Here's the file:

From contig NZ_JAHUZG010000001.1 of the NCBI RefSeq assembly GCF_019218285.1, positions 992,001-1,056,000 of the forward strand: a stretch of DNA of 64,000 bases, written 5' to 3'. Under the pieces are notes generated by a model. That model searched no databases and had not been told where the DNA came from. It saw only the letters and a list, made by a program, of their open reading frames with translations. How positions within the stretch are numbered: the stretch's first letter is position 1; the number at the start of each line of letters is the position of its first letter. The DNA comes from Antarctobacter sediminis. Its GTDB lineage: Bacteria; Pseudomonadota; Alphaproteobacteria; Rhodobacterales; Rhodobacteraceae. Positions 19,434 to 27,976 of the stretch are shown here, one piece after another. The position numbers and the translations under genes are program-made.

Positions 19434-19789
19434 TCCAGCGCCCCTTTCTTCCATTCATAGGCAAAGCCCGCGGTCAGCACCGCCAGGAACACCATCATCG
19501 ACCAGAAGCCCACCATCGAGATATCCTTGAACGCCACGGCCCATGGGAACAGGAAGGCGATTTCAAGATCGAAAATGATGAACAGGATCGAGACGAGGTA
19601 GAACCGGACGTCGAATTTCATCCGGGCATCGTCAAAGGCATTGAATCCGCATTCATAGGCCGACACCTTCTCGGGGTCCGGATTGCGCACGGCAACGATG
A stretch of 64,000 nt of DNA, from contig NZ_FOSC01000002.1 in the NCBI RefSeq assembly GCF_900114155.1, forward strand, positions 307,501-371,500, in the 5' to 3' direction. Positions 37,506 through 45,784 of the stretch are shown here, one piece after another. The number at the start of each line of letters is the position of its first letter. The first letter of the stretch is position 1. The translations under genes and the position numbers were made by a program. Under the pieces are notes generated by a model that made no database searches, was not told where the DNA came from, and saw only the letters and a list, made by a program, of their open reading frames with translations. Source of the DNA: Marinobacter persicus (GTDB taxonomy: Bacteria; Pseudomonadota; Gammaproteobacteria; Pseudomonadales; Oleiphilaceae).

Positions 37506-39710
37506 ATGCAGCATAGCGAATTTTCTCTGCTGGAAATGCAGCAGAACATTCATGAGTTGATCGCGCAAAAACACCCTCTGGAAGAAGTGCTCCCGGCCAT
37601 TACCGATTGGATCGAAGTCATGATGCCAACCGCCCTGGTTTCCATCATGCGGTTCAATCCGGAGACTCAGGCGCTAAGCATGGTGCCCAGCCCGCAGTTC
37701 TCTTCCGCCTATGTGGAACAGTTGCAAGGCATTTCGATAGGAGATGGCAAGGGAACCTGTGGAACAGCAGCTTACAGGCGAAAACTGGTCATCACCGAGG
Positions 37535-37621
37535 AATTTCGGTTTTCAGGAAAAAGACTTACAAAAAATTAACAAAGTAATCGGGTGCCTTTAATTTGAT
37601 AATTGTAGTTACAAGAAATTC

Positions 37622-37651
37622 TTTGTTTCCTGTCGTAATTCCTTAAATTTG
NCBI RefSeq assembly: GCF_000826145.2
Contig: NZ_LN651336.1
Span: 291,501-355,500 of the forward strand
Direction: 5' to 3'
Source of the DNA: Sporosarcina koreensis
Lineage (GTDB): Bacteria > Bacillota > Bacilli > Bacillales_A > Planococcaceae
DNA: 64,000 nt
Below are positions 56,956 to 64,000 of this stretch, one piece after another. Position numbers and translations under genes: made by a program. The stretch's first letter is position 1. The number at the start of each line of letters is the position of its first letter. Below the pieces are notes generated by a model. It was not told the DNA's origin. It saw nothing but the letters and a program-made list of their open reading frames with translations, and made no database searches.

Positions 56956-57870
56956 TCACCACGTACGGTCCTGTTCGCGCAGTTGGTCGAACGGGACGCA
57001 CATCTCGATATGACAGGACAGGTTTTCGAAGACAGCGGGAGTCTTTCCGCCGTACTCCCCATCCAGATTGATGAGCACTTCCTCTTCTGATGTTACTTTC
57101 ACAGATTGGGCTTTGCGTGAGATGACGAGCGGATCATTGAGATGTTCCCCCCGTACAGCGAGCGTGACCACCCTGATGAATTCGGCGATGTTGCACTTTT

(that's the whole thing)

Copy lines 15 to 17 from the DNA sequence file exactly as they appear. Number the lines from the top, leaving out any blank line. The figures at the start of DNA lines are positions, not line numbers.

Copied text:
37622 TTTGTTTCCTGTCGTAATTCCTTAAATTTG
NCBI RefSeq assembly: GCF_000826145.2
Contig: NZ_LN651336.1